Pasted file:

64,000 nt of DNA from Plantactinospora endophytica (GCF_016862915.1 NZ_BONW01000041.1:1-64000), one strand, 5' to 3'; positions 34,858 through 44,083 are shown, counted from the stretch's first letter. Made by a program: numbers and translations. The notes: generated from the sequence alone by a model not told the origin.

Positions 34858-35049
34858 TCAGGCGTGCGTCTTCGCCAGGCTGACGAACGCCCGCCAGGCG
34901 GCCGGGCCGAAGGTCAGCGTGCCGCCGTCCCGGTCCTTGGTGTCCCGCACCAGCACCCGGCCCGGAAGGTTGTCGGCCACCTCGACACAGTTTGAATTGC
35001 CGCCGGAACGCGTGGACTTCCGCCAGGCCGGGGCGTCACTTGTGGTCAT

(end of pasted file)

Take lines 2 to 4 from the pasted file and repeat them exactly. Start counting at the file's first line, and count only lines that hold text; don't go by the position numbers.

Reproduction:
Positions 34858-35049
34858 TCAGGCGTGCGTCTTCGCCAGGCTGACGAACGCCCGCCAGGCG
34901 GCCGGGCCGAAGGTCAGCGTGCCGCCGTCCCGGTCCTTGGTGTCCCGCACCAGCACCCGGCCCGGAAGGTTGTCGGCCACCTCGACACAGTTTGAATTGC